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Thursday, July 23, 2009

Obama Says Police "Acted Stupidly" in Harvard Professor Arrest Despite Not Having All the Facts - Video 7/22/09


The video above shows President Obama at his press conference last night slamming the Cambridge, Massachusetts police for "acting stupidly" in arresting a Harvard Professor at his home after he had to break into his own house because he had locked himself outside. Someone called in a possible burglary, and when the police responded, they reportedly asked to see his identification. Obama says the professor showed his identification, but other reports seem to say he refused and then accused the officer of racism.

The video below shows the arresting officer refusing to get into the details of the case, but at the end of the video he emphatically said that he would not apologize for what he did. The Harvard Professor, Henry Louis Gates, Jr., has demanded an apology from Sgt. James Crowley, whom you see in the video below.



UPDATE: 9:51 am cdt: Here is the Police Report on the incident - Hat Tip: Walmartian at Free Republic.

Obama repeatedly said in his statement above that "he did not have all the facts." That should have been end of story. Obama has no business accusing police officers of "acting stupidly" when, by his own admission, he does not have all the facts! But it was too good a chance for him to play the race card, and stick it to law enforcement who are putting their lives on the line every day to keep citizens safe.

It is Obama who should apologize, to every police officer in America. He has shown he will not presume they have done their job well until he has all the facts that lead him to believe differently.

2 comments:

Diogenes July 23, 2009 at 11:16 AM  

You know, I initially had the same reaction, that Obama probably shouldn't have commented without knowing all the facts. But, after reading the police report, it's pretty clear that you had a police officer that was throwing his weight around, possibly for racial reasons.

Crowley asked Gates if anyone else was in the house, and Gates said "It's none of your business." Gates is right, although Crowley was right to ask, since he was investigating a potential break-in. No harm, no foul.

Gates -- possibly after some argumentative discussion -- provided Crowley with his Harvard ID, and Crowley says, at that point, he was convinced he was dealing with the rightful occupant of the premises. But Crowley STILL called the Harvard police to the scene. WHY?

Gates says that Crowley repeatedly and loudly asked for his name and badge number. Crowley says he gave it, and Gates didn't hear him. Gates says he never gave it. But Crowley THEN asked Gates to "come outside" supposedly because the acoustics in the house made it difficult to hear? Oh, come on! It's easier to hear a conversation OUTSIDE a house than it is INSIDE? That doesn't pass the smell test. But why else would Crowley ask Gates to come outside? Well, look at what he charged Gates with: disorderly conduct. Whatever Gates had done INSIDE HIS OWN HOUSE would not constitute "disorderly conduct" -- but, once he was outside the residence, on public property, it might constitute disorderly conduct. Crowley suckered him: come on outside here, so I can arrest your butt, you SOB. How dare you question ME.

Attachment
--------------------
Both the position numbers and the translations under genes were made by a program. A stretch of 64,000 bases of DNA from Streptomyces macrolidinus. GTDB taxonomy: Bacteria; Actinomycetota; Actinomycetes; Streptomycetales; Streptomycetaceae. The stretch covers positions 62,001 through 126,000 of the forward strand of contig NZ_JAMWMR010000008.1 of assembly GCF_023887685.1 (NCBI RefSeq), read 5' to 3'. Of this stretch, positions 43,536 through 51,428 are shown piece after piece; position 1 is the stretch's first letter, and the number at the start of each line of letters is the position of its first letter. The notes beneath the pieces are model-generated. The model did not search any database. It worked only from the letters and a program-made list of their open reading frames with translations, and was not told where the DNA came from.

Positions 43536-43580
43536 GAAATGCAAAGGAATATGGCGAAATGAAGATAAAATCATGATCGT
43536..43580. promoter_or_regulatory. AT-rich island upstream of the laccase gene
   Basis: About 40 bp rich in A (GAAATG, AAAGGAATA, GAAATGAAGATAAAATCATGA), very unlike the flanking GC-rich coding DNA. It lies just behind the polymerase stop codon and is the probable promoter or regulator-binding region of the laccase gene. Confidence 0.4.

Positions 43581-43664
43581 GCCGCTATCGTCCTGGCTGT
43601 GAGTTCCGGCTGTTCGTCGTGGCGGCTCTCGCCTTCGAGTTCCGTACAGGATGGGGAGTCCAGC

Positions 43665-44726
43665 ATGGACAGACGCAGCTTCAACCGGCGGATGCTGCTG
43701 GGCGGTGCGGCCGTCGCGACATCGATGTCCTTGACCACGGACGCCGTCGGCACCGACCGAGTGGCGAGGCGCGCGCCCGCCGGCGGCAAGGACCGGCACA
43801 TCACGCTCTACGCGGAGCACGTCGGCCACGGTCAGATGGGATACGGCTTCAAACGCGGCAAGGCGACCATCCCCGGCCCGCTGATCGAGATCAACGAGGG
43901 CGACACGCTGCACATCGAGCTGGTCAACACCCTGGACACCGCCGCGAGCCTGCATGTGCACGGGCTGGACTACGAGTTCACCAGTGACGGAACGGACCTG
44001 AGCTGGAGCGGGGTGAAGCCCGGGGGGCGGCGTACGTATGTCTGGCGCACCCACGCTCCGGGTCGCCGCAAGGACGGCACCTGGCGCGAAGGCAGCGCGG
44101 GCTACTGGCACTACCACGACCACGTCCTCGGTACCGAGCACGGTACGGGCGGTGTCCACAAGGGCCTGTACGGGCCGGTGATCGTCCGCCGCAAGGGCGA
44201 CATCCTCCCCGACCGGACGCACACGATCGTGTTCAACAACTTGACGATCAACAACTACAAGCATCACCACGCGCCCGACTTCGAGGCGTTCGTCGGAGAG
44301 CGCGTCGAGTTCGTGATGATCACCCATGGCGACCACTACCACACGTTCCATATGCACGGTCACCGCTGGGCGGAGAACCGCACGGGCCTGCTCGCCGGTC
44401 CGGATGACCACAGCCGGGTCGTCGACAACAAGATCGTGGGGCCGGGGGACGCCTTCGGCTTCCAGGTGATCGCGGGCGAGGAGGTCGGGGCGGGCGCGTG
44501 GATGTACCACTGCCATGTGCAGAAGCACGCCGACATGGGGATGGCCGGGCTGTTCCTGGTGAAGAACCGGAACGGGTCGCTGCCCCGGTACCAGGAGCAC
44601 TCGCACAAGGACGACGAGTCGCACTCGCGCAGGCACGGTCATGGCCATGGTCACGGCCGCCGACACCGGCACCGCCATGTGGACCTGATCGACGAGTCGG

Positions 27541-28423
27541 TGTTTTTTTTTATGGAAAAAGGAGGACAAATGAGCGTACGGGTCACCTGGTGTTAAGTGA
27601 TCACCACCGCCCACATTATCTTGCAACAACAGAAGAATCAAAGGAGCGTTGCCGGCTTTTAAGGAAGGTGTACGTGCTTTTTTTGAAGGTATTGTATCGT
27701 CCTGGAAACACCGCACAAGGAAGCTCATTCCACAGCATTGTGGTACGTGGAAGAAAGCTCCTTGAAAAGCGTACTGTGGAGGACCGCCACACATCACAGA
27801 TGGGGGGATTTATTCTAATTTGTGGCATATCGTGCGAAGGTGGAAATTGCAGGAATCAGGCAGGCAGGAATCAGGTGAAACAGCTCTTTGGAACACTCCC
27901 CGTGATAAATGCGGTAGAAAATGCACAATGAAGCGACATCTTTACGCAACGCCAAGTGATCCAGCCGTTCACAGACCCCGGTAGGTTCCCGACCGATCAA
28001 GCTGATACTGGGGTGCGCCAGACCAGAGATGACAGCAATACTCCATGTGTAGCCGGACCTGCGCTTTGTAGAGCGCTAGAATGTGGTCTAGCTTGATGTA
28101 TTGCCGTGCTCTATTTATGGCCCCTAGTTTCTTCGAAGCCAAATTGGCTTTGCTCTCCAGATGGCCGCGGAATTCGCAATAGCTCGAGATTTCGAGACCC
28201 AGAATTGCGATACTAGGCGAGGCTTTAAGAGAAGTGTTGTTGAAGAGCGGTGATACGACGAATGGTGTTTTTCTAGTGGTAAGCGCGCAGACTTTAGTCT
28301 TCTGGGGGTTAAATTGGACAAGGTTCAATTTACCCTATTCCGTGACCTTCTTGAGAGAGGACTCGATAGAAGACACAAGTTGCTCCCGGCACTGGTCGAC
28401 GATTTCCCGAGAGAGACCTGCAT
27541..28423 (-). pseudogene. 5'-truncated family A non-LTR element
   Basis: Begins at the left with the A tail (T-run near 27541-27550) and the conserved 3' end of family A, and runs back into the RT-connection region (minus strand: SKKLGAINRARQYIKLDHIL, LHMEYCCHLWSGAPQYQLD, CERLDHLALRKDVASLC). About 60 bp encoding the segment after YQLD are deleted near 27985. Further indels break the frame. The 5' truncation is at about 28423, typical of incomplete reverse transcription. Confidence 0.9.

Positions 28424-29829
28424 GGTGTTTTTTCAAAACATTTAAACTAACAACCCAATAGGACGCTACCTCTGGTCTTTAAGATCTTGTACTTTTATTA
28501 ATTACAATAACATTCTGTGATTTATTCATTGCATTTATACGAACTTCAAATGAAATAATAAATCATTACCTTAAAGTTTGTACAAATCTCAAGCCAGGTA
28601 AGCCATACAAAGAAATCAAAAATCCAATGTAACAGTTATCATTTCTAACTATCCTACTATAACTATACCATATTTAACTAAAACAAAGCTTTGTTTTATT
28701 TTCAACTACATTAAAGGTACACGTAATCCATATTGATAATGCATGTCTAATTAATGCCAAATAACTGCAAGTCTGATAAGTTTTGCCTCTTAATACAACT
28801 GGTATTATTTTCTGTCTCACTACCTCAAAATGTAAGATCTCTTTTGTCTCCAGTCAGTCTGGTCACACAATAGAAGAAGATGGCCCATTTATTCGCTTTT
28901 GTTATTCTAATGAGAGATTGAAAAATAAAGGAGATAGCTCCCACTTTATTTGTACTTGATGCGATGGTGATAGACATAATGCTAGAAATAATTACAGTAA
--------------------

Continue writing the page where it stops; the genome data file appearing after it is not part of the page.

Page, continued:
Was it racially motivated? Only Crowley knows for sure. Gates can't be blamed for believing it's racially motivated, but if Crowley says it wasn't -- and if there isn't any other evidence -- then we can take him at his word. But it is pretty clearly a case of a cop showing some schmuck who's boss: you yell at me and call me a racist, you jerk, I'll haul your butt down to the local jail. That ought to teach you a lesson.!

Crowley may not be a racist, but he did, in fact, act stupidly. And he owes Gates an apology for abusing his authority... not that it'll happen.

And yes, police officers deserve our thanks for doing a very difficult and dangerous job. That doesn't mean they get a "free pass" when they screw up. We all screw up; we're human.

Inspector Clouseau July 23, 2009 at 4:00 PM  

We have three observations about the Harvard professor incident:

1. We find it interesting that the fact that this was the professor's home was evidently not established early on way before the dispute escalated;

2. We find it fascinating that the versions of two members of society, who most would ordinarily view as responsible and honest citizens (this obviously does not include politicians), would vary so dramatically from a factual point of view.

3. Finally, considering that the reading and viewing public were not present at the scene (and thus have no first hand knowledge), and that there is no video tape to our knowledge of the sequence of events and what was said, how so many have formed conclusions, and made assumptions, about who did what and who was wrong.

There are some things which Professor Gates might have considered upon the arrival of the police, no matter how incensed he may have been.

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